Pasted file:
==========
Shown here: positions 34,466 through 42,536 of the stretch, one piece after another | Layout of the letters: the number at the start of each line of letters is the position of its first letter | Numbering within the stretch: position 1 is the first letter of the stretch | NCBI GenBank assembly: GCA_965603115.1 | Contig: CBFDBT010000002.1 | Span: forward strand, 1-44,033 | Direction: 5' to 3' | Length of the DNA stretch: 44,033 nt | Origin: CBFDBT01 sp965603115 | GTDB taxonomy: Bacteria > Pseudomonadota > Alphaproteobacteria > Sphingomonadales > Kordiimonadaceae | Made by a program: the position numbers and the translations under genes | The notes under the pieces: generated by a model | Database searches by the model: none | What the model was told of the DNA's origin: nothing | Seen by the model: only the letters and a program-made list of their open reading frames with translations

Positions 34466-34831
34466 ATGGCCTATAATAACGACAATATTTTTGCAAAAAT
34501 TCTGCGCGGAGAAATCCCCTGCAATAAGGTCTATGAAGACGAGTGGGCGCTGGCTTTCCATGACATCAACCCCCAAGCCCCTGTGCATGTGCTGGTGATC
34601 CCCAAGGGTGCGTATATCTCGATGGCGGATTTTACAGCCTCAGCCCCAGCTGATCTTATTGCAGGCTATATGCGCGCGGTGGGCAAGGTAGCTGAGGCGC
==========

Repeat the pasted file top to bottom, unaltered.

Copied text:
Shown here: positions 34,466 through 42,536 of the stretch, one piece after another | Layout of the letters: the number at the start of each line of letters is the position of its first letter | Numbering within the stretch: position 1 is the first letter of the stretch | NCBI GenBank assembly: GCA_965603115.1 | Contig: CBFDBT010000002.1 | Span: forward strand, 1-44,033 | Direction: 5' to 3' | Length of the DNA stretch: 44,033 nt | Origin: CBFDBT01 sp965603115 | GTDB taxonomy: Bacteria > Pseudomonadota > Alphaproteobacteria > Sphingomonadales > Kordiimonadaceae | Made by a program: the position numbers and the translations under genes | The notes under the pieces: generated by a model | Database searches by the model: none | What the model was told of the DNA's origin: nothing | Seen by the model: only the letters and a program-made list of their open reading frames with translations

Positions 34466-34831
34466 ATGGCCTATAATAACGACAATATTTTTGCAAAAAT
34501 TCTGCGCGGAGAAATCCCCTGCAATAAGGTCTATGAAGACGAGTGGGCGCTGGCTTTCCATGACATCAACCCCCAAGCCCCTGTGCATGTGCTGGTGATC
34601 CCCAAGGGTGCGTATATCTCGATGGCGGATTTTACAGCCTCAGCCCCAGCTGATCTTATTGCAGGCTATATGCGCGCGGTGGGCAAGGTAGCTGAGGCGC